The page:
Weekly Updates and News

Weekly Updates and News Weekly (5/17/21)

Topic of the Week  National Origin Discrimination

Whether an employee or job applicant’s ancestry is Mexican, Russian, Filipino, Iranian, American Indian, or any other nationality, individuals are entitled to equal access to employment opportunities. Title VII of the Civil Rights Act of 1964 makes it illegal to discriminate on the basis of national origin. This law applies to employers with 15 or more employees. It forbids discrimination based upon an individual’s birthplace, ancestry, culture, linguistic characteristics (common to a specific group) or accent. It also applies to individuals married to or associated with persons of a particular national origin, membership or association with specific ethnic promotion groups, attendance or participation in schools, churches, temples, or mosques associated with a national original group, or a surname associated with a national origin group.

1. Can an employer choose employees of one national origin over another?

In some limited circumstances, employers are allowed to prefer one national origin to another. This is allowed only when national origin is what is called a “bona fide occupational qualification” for the position, which means that belonging to a certain national origin is necessary for the job.

For example, being of Latin origin might be a bona fide occupational qualification for a role in a movie featuring a Cuban family. Circumstances in which preferences for one national origin are allowed are very rare. The employer must be able to demonstrate the position has special qualifications that only members of one national origin can fulfill.

2. Can I be asked if I am a citizen?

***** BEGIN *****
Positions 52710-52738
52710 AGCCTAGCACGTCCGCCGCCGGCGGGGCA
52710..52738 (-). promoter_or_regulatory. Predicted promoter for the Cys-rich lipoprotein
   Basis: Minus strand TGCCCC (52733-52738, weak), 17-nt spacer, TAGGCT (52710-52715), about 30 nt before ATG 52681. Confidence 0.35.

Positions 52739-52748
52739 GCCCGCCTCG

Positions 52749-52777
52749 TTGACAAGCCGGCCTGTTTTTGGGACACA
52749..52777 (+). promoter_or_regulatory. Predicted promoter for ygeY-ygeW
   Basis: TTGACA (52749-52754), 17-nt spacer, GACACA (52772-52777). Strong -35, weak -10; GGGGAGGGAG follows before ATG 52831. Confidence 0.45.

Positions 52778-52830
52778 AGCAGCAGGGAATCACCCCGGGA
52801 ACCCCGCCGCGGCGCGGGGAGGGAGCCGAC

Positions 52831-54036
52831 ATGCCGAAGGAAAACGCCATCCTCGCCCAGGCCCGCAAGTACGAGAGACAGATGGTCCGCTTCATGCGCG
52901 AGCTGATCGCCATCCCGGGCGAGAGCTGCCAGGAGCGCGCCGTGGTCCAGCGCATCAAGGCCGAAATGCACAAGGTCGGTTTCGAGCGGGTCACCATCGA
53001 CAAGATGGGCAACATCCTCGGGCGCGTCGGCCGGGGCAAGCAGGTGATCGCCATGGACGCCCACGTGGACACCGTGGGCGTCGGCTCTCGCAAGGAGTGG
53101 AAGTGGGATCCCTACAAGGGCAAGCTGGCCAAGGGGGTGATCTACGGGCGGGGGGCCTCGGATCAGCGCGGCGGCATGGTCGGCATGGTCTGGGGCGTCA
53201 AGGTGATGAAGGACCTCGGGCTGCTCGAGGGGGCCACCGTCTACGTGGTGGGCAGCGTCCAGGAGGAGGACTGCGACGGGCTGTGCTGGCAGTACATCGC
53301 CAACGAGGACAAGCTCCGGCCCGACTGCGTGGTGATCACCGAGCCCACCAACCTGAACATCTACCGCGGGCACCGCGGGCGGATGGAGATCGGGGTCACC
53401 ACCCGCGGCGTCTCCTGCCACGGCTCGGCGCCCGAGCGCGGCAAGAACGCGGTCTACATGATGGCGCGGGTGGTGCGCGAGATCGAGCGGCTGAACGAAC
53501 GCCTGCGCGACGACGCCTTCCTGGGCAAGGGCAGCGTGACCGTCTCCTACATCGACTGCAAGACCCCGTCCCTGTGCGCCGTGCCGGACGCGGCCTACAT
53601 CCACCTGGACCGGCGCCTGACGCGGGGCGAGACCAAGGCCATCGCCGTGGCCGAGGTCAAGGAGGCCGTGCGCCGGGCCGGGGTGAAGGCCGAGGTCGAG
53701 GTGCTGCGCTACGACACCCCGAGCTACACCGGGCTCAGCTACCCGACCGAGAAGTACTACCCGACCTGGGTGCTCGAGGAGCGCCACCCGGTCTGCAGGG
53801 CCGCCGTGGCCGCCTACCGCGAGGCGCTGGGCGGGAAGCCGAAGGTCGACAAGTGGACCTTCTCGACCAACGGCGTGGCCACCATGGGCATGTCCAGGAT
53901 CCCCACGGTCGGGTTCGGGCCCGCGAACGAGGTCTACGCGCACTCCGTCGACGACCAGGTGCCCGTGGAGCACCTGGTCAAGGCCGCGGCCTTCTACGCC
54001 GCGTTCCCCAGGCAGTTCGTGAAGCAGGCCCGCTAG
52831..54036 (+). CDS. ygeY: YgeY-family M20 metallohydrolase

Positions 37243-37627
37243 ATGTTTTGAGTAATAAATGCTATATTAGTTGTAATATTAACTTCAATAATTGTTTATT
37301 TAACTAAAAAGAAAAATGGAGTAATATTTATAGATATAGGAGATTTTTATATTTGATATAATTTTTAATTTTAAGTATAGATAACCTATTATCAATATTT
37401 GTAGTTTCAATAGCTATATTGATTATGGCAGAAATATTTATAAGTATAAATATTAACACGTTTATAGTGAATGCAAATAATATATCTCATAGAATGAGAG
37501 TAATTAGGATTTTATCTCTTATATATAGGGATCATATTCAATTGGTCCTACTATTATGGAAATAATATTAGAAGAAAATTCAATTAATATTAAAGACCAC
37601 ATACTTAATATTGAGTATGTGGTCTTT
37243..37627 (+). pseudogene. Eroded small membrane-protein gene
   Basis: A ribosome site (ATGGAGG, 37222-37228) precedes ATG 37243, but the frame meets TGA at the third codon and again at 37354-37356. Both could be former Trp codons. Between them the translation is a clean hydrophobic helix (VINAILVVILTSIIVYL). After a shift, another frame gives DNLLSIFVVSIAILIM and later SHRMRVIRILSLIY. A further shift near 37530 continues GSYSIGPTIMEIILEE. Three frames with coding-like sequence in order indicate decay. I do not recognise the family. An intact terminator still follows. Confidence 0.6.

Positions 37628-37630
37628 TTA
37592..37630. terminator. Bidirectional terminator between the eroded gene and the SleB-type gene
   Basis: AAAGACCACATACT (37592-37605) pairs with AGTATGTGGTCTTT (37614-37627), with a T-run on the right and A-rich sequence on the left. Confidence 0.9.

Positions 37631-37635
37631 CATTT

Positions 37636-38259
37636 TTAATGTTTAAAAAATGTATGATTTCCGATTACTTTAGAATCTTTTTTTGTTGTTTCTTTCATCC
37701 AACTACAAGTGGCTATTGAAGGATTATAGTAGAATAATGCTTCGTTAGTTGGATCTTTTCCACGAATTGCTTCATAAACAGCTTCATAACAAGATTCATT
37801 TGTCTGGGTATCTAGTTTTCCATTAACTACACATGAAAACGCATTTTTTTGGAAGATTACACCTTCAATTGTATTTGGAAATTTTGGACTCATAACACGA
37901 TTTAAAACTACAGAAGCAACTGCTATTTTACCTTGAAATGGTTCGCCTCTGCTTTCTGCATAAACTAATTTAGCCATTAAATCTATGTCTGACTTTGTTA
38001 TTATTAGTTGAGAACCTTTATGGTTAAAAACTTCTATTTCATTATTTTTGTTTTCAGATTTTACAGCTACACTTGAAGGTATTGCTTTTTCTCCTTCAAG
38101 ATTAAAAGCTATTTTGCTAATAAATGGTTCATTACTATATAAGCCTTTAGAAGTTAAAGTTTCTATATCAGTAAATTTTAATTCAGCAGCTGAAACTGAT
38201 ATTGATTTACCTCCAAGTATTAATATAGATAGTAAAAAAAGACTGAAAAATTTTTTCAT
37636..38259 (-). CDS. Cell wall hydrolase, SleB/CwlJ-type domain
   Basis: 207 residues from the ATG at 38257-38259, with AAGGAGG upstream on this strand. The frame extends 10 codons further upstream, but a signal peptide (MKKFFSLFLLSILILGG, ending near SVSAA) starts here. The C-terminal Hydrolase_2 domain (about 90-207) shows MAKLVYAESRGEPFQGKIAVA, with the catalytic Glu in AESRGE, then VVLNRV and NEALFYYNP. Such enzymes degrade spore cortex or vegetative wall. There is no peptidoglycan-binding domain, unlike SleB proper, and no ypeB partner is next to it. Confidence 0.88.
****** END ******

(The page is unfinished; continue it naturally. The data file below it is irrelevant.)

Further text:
An employer should not ask about your citizenship status during a job interview. The employer can only notify you as a job applicant that, should a job be offered to you, you will be expected to provide evidence that you are legally entitled to work in the US within the first three days of starting work. The employer should say this to every job candidate, as saying this selectively may be illegal discrimination.

3. I am a non-citizen with valid work papers. Can I be denied employment because my employer prefers to hire only citizens?

Generally not. A “U.S. citizens only” policy in hiring is illegal. An employer may require U.S. citizenship for a particular job only if it is required by federal, state, or local law, or by government contract.

Thought of the Week

“Standing up to anti-Asian racism is a role for both governments and for society, and it will challenge our perceptions and require allyship to bring about attention and change.”

–Lisa Wong | Town Manager

Weekly Comic by Jerry King

Weekly Comic by Jerry King

Blog of the Week

Top Five News Headlines

  1. For Once, Good Deed Goes Unpunished
  2. IRS Answers to Your American Rescue Plan Act COBRA Subsidy Questions
  3. OSHA, States Lag Behind CDC Guidance Lifting Requirements for Vaccinated Workers
  4. 100 Days of the Biden Administration, Part I: Key Labor and Employment Policy Developments
  5. WARNing—Burdensome New Jersey WARN Act Amendments May Soon Become Effective

List of the Week

from Nikkei ASIA

  • In the U.S. alone, 1,497 discrimination complaints were filed from March 19 to April 15, according to the Asian Pacific Policy & Planning Council and Chinese for Affirmative Action
  • New York and California accounted for the majority of the complaints; 40% of the victims identified themselves as ethnically Chinese; and 69% were women.
  • NextShark, a news website focusing on Asian stories, has reported a steady stream of abusive comments in the U.S. and abroad, from “Get out of the country!” to far worse

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